What if that value could be provided to recyclers as "points" in exchange for their pre-sorted and decontaminated recycled content. The value of (or points for) each collection would be small but would accumulate over time and could be exchanged for discounts on the items that participants typically buy. To earn the points, recyclables would need to be cleaned and sorted within clearly defined parameters; which increases the chances that the content is fully recycled and it’s value at the same time. Additionally, the constant exposure to participants and the data available from the content collected could be leveraged into building long term relationships between participants and consumer product companies - opening all kinds of opportunities to generate revenue. The easiest way to think of it is like credit card reward points work - the more you spend the more you earn; but here, you earn points based on the volume of clean and sorted content you turn over. Focus on collecting the most valuable recyclables like tin & aluminum cans, PET & HDPE plastic, and corrugated cardboard from high density communities like apartment buildings and condo developments. Waste management companies have failed to make recycling work because there is zero incentive for anyone to behave any differently than they were before recycling programs existed. But offering some kind of value to people in exchange for conscientious recycling could change that.
For proof that the concept could work you have to look no further than states that have legislated “bottle bills.” If you’re not from one of the 10 states that utilize bottle deposit programs, they work like this… Every time you purchase something that comes in a bottle which is covered under the states particular legislation, you pay a small deposit of 5 - 15 cents when you check out. The deposit is put into a state fund, and then returned to you when you bring that bottle (or any bottle covered by the program) to a registered redemption center. Bottle bill states recover material at the following rates: Aluminum 84%, Glass 65% and PET Plastic 48%; while non-bottle bill states record: Aluminum 39%, Glass 25% and PET Plastic 20%. (www.bottlebill.org) Adding an incentive less valuable than the cost of a gumball has an undeniable impact on the rate at which we collect recyclable content. Unfortunately, there is fierce resistance to bottle bills from beverage companies that think of it as a tax, so their legislation is fought at every turn by powerful corporate lobbyists. But their success is irrefutable where they do exist, and goes a long way to prove that the smallest amount of value can have a monumental impact on recycling behavior.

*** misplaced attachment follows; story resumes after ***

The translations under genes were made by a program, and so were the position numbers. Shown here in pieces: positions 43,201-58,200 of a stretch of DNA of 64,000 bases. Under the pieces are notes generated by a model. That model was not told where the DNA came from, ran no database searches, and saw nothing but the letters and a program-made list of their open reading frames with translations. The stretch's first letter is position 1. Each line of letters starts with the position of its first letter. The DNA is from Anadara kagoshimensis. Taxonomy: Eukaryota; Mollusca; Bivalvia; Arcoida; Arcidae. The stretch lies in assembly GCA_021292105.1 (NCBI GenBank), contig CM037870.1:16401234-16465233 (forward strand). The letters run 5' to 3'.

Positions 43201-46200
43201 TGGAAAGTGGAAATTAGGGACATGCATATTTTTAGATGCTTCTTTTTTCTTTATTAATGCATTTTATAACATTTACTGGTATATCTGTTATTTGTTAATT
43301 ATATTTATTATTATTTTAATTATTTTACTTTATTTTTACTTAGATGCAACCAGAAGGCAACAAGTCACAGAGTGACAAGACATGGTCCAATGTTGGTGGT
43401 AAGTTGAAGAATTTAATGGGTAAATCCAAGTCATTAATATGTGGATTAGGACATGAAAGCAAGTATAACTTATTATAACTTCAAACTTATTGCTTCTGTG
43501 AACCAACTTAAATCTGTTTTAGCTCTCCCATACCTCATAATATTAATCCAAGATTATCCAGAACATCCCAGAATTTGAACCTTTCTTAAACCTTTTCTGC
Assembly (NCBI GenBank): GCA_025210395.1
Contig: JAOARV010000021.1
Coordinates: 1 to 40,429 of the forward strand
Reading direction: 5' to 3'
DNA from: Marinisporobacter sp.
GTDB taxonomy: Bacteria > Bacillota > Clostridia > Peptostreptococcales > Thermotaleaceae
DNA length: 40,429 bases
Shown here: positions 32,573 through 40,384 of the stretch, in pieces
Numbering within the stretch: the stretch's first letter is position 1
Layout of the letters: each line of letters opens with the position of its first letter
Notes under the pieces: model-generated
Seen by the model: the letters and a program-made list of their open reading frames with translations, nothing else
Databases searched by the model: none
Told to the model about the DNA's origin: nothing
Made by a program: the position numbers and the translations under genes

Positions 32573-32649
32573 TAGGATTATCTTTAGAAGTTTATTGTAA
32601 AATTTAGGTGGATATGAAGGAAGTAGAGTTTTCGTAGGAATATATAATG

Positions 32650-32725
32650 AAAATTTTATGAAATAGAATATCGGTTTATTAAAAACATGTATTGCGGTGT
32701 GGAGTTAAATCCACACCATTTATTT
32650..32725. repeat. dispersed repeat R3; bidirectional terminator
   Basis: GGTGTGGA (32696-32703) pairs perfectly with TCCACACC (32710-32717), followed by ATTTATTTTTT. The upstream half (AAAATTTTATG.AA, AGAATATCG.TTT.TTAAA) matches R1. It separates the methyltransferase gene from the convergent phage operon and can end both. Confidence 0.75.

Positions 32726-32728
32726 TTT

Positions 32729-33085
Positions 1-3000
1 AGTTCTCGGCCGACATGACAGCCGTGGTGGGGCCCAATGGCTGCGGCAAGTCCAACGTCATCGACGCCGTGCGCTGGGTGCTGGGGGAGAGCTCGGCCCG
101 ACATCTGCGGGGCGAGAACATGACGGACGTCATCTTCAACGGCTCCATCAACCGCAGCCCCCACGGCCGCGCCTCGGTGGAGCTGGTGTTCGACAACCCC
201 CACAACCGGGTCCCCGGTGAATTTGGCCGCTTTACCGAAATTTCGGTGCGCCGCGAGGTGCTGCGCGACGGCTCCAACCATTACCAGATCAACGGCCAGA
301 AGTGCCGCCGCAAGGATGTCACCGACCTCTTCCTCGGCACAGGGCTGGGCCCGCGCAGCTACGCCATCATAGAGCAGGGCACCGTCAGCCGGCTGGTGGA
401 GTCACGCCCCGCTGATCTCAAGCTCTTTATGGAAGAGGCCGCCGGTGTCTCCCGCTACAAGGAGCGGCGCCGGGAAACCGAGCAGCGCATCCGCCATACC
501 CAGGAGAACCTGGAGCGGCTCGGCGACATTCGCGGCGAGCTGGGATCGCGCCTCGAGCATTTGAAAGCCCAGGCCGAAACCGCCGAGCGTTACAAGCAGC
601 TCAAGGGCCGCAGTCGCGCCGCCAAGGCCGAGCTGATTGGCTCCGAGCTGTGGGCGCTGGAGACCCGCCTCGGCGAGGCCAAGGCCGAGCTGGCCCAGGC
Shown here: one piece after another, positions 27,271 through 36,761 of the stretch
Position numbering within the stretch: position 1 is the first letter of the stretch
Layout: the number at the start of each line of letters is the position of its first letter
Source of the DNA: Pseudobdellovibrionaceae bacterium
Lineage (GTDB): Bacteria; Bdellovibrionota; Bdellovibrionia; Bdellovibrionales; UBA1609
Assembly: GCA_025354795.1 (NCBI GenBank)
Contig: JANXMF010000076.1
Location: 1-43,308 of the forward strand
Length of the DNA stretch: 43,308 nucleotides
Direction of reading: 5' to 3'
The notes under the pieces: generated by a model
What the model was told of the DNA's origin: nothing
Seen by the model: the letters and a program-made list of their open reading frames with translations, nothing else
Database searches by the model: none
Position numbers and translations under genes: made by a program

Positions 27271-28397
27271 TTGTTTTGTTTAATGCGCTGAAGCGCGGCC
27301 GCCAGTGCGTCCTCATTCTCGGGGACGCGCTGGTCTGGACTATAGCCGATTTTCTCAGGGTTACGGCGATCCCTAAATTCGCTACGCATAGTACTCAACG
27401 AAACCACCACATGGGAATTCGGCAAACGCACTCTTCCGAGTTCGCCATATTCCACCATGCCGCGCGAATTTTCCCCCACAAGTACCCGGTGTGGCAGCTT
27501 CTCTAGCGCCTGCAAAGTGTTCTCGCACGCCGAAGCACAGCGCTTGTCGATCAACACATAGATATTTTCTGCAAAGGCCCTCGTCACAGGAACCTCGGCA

As with any opportunity there are head winds. The capital requirements to do something like this on a large scale are significant; and there are stringent licensing and permitting requirements for any kind of business collecting and transporting waste. And of course there's competition. Waste management companies need volume to cover the huge capital cost of all the equipment they use so they are fiercely territorial. When they sign contracts with businesses, apartment buildings, municipalities or anyone else; they ensure that they have exclusive rights to collect all of the trash and recycling that the town or organization creates. But that's not to say there isn't an opportunity to create a successful business that improves our capacity to recycle. To the right person with the right connections, the potential is limitless.